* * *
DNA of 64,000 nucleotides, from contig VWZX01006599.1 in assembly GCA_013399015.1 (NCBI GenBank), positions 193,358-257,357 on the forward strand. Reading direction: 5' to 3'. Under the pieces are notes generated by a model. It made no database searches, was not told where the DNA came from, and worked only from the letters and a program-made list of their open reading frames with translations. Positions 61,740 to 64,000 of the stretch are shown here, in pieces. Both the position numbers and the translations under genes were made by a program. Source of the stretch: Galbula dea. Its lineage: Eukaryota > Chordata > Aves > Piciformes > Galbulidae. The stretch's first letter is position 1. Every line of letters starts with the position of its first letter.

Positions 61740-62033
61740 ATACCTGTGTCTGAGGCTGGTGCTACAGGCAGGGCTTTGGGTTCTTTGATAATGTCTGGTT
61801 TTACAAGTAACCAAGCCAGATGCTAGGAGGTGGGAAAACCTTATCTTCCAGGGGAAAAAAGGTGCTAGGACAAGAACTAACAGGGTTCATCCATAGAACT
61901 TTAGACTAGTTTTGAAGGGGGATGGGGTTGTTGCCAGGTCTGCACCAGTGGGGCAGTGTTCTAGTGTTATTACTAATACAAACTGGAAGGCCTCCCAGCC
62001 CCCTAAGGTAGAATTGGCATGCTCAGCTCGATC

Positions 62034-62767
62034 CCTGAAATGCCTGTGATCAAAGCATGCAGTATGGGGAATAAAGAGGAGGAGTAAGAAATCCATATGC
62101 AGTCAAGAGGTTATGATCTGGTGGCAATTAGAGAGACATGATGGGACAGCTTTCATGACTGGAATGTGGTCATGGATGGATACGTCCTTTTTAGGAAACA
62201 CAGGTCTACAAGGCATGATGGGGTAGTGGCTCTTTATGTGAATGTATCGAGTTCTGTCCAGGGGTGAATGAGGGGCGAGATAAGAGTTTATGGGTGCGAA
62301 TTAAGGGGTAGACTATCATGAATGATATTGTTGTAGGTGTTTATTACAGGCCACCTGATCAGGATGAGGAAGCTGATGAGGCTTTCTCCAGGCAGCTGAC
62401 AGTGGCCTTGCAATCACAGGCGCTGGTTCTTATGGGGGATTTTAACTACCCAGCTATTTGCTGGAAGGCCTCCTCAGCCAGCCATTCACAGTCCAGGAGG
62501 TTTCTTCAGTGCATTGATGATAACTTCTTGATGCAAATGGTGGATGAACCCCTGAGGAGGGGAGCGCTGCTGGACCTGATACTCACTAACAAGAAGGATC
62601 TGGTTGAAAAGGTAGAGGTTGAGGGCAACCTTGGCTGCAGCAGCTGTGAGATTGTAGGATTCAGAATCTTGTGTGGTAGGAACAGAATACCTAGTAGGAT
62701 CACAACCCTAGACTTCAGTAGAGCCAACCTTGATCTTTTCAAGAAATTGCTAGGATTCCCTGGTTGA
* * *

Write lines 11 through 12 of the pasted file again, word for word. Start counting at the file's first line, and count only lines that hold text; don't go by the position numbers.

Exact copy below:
62301 TTAAGGGGTAGACTATCATGAATGATATTGTTGTAGGTGTTTATTACAGGCCACCTGATCAGGATGAGGAAGCTGATGAGGCTTTCTCCAGGCAGCTGAC
62401 AGTGGCCTTGCAATCACAGGCGCTGGTTCTTATGGGGGATTTTAACTACCCAGCTATTTGCTGGAAGGCCTCCTCAGCCAGCCATTCACAGTCCAGGAGG